Kate Osborn: Okay, it's on the right. Do you see anything that looks like a funeral home?

 

Alysia Santo: It's Wednesday in May and the sun is shining in Cincinnati, Ohio. It's the kind of spring day where you wish you didn't have to go to work or to school, that you could just sit on your porch. But today, Kate and I are going to spend the morning at a funeral home.

 

Kate Osborn: J.C. Battle & Sons Funeral Home.

 

Alysia Santo: Great.

 

An immaculate three-story house on this quiet block.

 

Lynwood Battle: Hello.

 

Alysia Santo: Hi.

 

Kate Osborn: Hi there.

 

Lynwood Battle: Come right in.

 

Kate Osborn: Are you J.C.?

 

Lynwood Battle: I'm Lynwood.

 

Alysia Santo: Oh, hi.

 

Lynwood Battle: Hi.

 

Alysia Santo: I'm Alysia.

 

Kate Osborn: I'm Kate Osborn.

 

Lynwood Battle: Alysia.

 

Alysia Santo: J.C. Battle & Sons has been in business since 1933. Lynwood and J.C. are the third generation of Battles to run the place. Lynwood says this job is more of a calling.

 

Lynwood Battle: We are committed to taking care of families in the absolute worst day of their lives.

 

Alysia Santo: That means counseling families through their grief, all the paperwork and the cost. For customers who are struggling, the brothers offer the Battle special.

 

Lynwood Battle: You have a choice of four metal caskets, that's 3295.

 

Alysia Santo: 3295, about half of what funeral normal costs. That's still a lot of money for many families who are sometimes dealing with a sudden loss.

 

Lynwood Battle: Then we find out that he was a victim of crime, then it's, "Oh, well, you might be qualified to receive some compensation back from the state."

 

Alysia Santo: Out of the victim compensation fund. Every state has a victim compensation fund, and most of the money comes court fees, not taxes. But a lot of people don't know this money is out there. I didn't before I started working on this story. Sometime people find out from their funeral directors, that's what happened with Carl and Darlene Givens. The couple lives just 15 minutes west of J.C. Battle & Sons in an area of Cincinnati called Price Hill.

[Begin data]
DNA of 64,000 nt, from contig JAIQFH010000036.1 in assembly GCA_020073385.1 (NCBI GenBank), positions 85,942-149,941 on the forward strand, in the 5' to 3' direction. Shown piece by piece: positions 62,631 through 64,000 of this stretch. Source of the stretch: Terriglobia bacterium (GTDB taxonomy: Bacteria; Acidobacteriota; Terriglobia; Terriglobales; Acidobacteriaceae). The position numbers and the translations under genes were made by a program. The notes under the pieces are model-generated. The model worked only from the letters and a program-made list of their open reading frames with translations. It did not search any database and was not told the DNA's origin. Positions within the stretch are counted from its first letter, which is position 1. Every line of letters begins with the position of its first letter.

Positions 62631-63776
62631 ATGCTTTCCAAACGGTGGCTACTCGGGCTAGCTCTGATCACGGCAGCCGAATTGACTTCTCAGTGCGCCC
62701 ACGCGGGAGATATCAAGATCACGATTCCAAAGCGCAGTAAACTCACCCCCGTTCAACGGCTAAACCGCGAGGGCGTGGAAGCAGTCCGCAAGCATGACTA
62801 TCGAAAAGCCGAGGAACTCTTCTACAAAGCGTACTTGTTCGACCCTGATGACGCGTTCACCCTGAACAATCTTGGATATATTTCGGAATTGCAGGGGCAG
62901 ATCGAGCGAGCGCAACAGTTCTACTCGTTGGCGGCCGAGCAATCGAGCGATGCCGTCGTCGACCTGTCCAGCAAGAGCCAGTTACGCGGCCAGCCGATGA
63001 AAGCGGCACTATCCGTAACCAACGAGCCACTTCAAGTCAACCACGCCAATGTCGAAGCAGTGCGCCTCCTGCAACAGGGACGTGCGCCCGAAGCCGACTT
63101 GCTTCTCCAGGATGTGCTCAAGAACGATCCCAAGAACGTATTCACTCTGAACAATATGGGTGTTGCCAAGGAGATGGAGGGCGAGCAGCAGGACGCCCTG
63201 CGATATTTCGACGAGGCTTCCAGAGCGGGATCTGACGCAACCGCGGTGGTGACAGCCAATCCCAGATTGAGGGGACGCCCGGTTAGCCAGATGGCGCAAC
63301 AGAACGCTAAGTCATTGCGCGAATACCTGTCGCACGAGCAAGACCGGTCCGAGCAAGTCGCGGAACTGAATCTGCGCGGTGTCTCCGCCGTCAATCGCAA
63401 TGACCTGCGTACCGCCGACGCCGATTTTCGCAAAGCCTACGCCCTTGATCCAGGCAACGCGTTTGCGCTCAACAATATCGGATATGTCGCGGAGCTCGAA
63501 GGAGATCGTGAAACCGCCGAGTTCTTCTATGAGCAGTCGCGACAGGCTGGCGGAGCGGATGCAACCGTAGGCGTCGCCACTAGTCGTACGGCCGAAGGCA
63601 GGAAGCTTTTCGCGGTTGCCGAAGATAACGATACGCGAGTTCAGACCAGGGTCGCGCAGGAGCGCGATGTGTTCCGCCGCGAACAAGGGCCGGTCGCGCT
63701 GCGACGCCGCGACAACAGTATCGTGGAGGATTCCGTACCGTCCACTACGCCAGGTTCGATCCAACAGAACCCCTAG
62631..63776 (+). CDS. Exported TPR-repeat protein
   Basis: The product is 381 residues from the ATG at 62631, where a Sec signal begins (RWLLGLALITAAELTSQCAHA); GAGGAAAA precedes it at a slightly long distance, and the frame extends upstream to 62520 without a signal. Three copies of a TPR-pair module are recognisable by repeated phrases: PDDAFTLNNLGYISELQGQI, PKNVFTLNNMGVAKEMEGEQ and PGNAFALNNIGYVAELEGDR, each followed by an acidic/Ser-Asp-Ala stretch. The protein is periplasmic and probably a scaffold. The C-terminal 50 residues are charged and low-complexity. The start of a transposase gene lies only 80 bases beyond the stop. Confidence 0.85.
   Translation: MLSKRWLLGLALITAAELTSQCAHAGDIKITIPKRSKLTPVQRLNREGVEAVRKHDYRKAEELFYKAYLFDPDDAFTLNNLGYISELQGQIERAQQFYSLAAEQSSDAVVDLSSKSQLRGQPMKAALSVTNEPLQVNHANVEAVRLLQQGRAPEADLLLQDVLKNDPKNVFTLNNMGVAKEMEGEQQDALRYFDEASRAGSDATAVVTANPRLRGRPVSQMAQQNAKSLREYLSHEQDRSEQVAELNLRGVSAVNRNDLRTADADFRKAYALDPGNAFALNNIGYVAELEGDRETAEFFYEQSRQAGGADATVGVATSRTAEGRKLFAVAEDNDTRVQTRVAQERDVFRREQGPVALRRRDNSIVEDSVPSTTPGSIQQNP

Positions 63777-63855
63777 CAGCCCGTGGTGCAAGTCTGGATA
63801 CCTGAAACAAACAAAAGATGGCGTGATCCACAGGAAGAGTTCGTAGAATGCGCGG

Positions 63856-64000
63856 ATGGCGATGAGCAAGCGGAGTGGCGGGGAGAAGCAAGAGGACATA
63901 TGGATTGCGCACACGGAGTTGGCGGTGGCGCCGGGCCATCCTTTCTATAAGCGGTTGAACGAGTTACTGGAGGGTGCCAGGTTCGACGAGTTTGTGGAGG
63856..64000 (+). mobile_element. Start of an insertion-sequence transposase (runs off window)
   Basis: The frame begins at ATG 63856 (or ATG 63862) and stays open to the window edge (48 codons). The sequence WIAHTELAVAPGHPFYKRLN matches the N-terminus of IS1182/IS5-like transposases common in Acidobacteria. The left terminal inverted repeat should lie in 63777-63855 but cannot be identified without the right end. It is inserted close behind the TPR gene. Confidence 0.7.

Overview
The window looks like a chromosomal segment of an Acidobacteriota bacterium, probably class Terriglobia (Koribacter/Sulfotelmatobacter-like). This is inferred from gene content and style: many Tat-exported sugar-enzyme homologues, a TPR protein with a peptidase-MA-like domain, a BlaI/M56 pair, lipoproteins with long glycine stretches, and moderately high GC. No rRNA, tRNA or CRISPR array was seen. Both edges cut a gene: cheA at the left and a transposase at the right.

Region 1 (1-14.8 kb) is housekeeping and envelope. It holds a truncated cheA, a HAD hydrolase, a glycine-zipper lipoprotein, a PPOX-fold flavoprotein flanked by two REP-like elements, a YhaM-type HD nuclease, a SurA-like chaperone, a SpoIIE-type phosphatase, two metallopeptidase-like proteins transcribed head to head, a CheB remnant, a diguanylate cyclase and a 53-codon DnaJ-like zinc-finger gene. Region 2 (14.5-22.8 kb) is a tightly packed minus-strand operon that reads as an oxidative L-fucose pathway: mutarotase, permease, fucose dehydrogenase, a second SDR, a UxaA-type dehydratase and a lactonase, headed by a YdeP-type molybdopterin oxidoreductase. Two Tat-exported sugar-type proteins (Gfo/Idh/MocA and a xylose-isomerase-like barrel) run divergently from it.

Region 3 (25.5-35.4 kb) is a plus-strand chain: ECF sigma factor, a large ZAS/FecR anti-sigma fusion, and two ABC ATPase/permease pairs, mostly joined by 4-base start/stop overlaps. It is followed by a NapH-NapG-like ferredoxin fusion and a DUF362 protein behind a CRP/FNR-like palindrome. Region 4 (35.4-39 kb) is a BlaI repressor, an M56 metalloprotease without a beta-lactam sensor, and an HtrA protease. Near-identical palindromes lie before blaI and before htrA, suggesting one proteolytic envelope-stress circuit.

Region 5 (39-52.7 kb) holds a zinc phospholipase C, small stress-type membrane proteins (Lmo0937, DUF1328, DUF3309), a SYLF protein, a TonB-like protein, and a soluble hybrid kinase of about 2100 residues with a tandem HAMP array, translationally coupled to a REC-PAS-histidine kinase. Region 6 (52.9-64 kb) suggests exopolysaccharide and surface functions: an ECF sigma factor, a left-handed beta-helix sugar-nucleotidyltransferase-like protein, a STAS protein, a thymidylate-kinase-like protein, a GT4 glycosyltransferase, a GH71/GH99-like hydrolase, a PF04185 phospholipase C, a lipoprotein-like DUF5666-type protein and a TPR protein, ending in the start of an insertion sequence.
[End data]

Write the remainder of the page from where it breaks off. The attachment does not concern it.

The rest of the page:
Darlene Givens: We just had an anniversary on May the 15th, and it'll be 31 years.

 

Kate Osborn: Oh, congratulations.

 

Alysia Santo: Carl's in his 70s with a young face. He's 19 years older than Darlene. She's petite with tired eyes but deep smile lines, and her face can beam with light when she's talking about her son, Jamar, who they lost in 2016.

 

Darlene Givens: Throughout his growing up, children were always in our home because of Jamar. Every day he'd bring someone to the door, asked us to cloth them or feed them, which we did.

 

Carl Givens: Yeah, to add to that, he was loved by so many people. I used to wonder one thing that Jamar ... I asked him, said "Jamar, how could you relate to so many different people?" Everybody knew Jamar.

 

Alysia Santo: Jamar lived with his parents and brother Kershawn, all in a single-family house on the corner of a busy intersection. Carl and Darlene always worried about their boys. Darlene says she had a bad feeling about certain parts of their neighborhood, streets she says are rough, and would tell Jamar to steer clear.

 

Carl and Darlene would constantly call their sons to see what they were up to, even as the boys became young men. Then one night in 2016, when Jamar was 23-years-old, he didn't come home. Darlene called. He didn't answer. She left a voicemail.